The subject is offered in intensive block mode over two full days and two evening classes using a mix of a case study and best practice approach. Delivery of teaching and learning materials, lectures, webinars and discussions are supported by online learning and communication tools and the UTS learning management system. The face-to-face classes engage students in group work, discussions and exercises to reflect upon and revise the content.
It is recommended that students engage with a broad range of materials, including relevant chapters in books, videos, practitioner literature, news articles, academic journal articles as well as online learning material. Each learning module provides a collection of readings and background materials. It is expected that students engage with this material before attending class.
- Contemporary forms and models of innovation: Open innovation, Cocreation, Crowdsourcing, Platforms and Ecosystems
- Disruptive megatrends: Emergent technologies, Industry convergence, Digital Transformation, Social Impact
- Analytical frameworks and tools for Innovation opportunity recognition, Ideation and Business model generation
- Key concepts and methods for addressing business and social challenges and opportunities
- Visualisation and storytelling tools and methods
Assessment task 1: Report and Presentation (Group 30% and Individual 30%)*
This addresses subject learning objective(s):
1, 2, 3 and 4
The oral presentation is 15 minutes, followed by 10 minutes of Q&A. The report length is 3,500 words (excluding title page, table of contents, executive summary, references and appendices).
As a group, students will be assessed based on:
Individually, students will be assessed based on:
*Note: Late submission of the assessment task will not be marked and awarded a mark of zero.
Assessment task 2: Reflection (Individual 40%)
This addresses subject learning objective(s):
1, 2, 3 and 4
This addresses program learning objectives(s):
Students are assessed based on in-depth reflective insights and logically analysed content presented in coherent language and style. They are expected to draw upon a wide range of sources to benchmark their personal experience with existing literature.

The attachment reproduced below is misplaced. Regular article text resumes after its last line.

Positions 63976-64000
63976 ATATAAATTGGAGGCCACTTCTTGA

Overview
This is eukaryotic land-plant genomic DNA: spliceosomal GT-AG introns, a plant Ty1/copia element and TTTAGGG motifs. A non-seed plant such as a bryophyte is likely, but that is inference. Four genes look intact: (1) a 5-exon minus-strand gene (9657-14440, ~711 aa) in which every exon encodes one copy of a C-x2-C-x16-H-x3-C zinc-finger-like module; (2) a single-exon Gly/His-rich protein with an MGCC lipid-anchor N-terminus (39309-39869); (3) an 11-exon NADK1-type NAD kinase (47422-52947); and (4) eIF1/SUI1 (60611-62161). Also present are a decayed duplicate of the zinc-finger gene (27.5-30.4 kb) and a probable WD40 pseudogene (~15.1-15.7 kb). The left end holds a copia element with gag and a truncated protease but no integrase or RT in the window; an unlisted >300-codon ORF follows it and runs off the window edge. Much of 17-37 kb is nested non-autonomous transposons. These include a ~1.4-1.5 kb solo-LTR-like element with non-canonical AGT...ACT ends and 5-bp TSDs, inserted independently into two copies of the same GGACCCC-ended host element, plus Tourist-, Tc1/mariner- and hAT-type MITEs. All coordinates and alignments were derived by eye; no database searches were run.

Students must achieve at least 50% of the subject’s total marks.
Another good book for those interested in the topic is:
Boyd, D. & J. Goldenberg (2014). Inside the Box: A Proven System of Creativity for Breakthrough Results. Simon & Schuster.
Articles from current events will be announced on UTS Canvas throughout the semester. Below are some articles and books that may be worth your time.
Boudreau, K. J., & Lakhani, K. R. (2013). Using the crowd as an innovation partner. Harvard Business Review, 91(4), 60-69
Chesbrough, H. (2019). Open Innovation Results: Going Beyond the Hype and Getting Down to Business. Oxford University Press.
Cusumano, M. A., Gawer, A., & Yoffie, D. B. (2019). The business of platforms: Strategy in the age of digital competition, innovation, and power. New York, NY: HarperCollins.
Gupta, S. (2018). Driving digital strategy: A guide to reimagining your business. Harvard Business Press.
Iansiti, M. & Lakhani, K. (2020). Competing in the Age of AI: Strategy and Leadership When Algorithms and Networks Run the World. Harvard Business Press.
Osterwalder, A., Pigneur, Y., Smith, A., & Etiemble, F. (2020). The Invincible Company: How to Constantly Reinvent Your Organization with Inspiration From the World's Best Business Models. John Wiley & Sons.
Pisano, G. P., & Verganti, R. (2008). Which kind of collaboration is right for you. Harvard Business Review, 86(12), 78-86.
Randhawa, K., Wilden, R., & Gudergan, S. (2021). How to innovate toward an ambidextrous business model? The role of dynamic capabilities and market orientation. Journal of Business Research, 130, 618-634.